The plans will be funded from the £19.4 billion that will be raised by reversing the Conservative Party’s cuts to corporation tax.
A Labour party press release on May 9, 2017, detailing how the party would fund its plans to increase school spending.
The Labour party has cited its pledged increase in corporation tax as a way to fund a number of manifesto commitments, including those on education.
Labour’s assertion that they can raise £19.4 billion is founded upon HMRC’s April 2017 estimates – known as a “ready reckoner” – that a 1% increase in the rate of corporation tax would raise an additional £2.6 billion a year in 2020-21 (and £2.7 billion in 2021-22 when accounting for growth).
Yet Labour plans to do more than simply reverse the Conservative plan to cut the main rate of corporation tax to 17% by 2020, from its current rate of 19%. Instead, Labour would increase the main rate to 26% by 2020-21 and reintroduce a small profits rate for small businesses of 21% by the same year.
This would mean that under a Labour government, the main rate of corporation tax would be 9% higher by the end of the next parliament than currently planned, and 4% higher for small businesses.
The split between revenue raised through the main rate and the small profits rate was roughly 63%/37% in the last year when both rates existed, according to the Institute for Fiscal Studies. Applying this ratio to a calculation using the £2.7 billion figure from HMRC above would add an extra £4 billion for the 4% increase for small companies’ profits, and £15.3 billion for the 9% increase for the main rate. This would mean that in 2021-22, the extra revenue would be £19.3 billion.
Based on this information, the £19.4 billion figure does seem reasonable. However, the increase in revenue would be dependent on the behaviour of companies not changing in the face of such a marked rate increase. Previous academic studies have shown how both individuals and organisations change their financial behaviour when relevant taxes are introduced, abolished or altered.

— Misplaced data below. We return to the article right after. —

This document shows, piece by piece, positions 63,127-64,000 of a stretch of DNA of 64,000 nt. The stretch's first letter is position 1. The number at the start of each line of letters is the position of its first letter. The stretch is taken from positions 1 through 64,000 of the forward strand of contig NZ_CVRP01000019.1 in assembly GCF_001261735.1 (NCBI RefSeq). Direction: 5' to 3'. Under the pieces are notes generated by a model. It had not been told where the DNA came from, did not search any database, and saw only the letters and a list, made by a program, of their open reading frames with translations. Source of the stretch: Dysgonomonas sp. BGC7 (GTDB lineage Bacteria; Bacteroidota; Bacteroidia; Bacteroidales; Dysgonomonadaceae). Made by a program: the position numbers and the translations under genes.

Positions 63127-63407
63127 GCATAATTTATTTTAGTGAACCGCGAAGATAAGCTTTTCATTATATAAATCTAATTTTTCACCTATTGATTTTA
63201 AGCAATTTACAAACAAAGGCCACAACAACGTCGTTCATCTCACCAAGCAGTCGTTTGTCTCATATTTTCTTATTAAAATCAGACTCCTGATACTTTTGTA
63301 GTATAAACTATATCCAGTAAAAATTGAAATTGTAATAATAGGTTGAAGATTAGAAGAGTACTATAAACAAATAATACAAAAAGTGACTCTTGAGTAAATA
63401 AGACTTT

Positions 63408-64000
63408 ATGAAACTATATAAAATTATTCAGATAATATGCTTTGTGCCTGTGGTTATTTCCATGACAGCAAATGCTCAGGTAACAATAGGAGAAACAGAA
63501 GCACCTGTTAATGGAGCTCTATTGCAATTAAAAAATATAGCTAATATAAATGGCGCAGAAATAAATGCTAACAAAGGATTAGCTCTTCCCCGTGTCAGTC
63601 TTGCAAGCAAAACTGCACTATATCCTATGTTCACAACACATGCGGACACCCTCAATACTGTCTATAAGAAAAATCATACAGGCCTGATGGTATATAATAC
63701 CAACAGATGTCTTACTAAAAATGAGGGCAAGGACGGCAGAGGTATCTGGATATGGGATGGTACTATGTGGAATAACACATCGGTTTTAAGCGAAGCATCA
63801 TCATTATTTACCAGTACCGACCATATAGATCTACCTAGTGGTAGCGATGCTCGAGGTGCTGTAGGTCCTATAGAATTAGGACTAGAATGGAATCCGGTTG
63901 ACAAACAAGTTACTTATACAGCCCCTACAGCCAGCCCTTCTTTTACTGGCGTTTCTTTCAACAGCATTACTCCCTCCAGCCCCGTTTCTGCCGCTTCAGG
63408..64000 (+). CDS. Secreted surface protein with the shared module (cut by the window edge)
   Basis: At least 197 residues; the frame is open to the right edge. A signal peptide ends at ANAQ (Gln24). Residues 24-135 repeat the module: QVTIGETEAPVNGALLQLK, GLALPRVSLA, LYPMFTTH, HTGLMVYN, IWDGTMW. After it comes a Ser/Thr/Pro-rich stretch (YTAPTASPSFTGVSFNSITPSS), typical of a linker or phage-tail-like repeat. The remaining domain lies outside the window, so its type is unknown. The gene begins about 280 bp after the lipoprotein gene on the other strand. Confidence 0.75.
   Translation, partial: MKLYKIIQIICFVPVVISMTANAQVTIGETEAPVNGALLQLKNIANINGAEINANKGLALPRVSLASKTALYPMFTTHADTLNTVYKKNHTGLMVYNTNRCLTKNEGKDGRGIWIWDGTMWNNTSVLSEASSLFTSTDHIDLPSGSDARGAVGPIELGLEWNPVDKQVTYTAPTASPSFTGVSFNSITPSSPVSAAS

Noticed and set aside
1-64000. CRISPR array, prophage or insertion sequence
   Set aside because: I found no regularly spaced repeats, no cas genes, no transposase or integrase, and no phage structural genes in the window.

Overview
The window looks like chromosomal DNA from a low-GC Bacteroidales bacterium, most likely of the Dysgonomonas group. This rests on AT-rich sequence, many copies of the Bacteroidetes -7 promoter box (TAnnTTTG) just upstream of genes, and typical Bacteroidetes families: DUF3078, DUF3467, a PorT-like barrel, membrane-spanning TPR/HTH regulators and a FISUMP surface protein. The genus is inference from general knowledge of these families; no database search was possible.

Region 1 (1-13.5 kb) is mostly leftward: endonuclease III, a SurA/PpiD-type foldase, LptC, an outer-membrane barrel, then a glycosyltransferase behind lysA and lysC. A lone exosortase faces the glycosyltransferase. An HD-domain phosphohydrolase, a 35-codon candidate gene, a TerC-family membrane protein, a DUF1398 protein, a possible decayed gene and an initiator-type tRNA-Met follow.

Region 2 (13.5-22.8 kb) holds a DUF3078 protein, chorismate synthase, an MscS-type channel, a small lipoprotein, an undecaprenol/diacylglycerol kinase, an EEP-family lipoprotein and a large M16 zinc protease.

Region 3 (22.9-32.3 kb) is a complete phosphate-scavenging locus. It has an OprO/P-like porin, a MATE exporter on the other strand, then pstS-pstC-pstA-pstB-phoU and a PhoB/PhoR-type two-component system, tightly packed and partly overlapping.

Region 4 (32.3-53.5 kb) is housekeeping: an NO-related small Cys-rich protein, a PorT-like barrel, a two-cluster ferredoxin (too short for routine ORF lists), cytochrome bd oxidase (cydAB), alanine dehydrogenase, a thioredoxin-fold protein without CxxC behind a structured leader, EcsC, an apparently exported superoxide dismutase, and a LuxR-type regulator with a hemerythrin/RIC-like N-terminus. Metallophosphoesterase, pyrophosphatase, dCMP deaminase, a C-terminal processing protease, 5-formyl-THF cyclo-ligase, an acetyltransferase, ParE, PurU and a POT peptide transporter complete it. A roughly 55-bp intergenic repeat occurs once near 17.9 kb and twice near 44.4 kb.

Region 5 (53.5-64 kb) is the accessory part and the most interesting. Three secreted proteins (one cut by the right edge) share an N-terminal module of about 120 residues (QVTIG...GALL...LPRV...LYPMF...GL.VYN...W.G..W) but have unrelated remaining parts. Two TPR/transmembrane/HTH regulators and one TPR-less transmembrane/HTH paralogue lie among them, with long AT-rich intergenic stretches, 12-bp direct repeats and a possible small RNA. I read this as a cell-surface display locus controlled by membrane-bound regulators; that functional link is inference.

These changes in behaviour can take two main forms. Changes in tax planning could push companies to minimise their taxable profits in the UK. While changes in strategy and investment could make companies invest less in the UK, which would affect economic growth – and tax returns through corporation tax.
This means that the amount raised through corporation tax can be unpredictable and shows no immediate association with the underlying rate of tax. There is evidence of this in UK corporation tax receipts over recent years. While the main rate of corporation tax has continually decreased since it was introduced in its current form in 1973, the receipts generated have remained generally buoyant.
No tax exists in a bubble. Even if a company does not take any steps to counteract the change in tax rate and pays an increased amount of corporation tax, this will reduce its post-tax profits which will affect either its customers (in the form of increased prices), employees (through decreased wages), or shareholders (through decreases in dividends). Decreases in consumer spending, wages and dividends are then likely to result in decreases in tax receipts from excise duties, VAT, income tax and national insurance.
While Labour claims that the Treasury will have an additional £19.4 billion to spend by increasing corporation tax to 26% by 2022 makes statistical sense, these headline numbers could only bear fruit if companies don’t change their behaviour and there is no impact on other taxes. History teaches us that these are large assumptions to make, and so there can be no guarantee over future levels of corporation tax receipts.
Eamonn Walsh, Professor of Accounting, University College Dublin
I agree with this verdict. If anything, it is too restrained. No change in corporate behaviour is probably untenable – all the more so when new administrations in France and especially the US are seeking to cut corporate tax rates to below 26%. Inevitably, international companies that can actively manage the geography of their profits will reconsider their internal arrangements and this will result in erosion of the UK corporate tax base.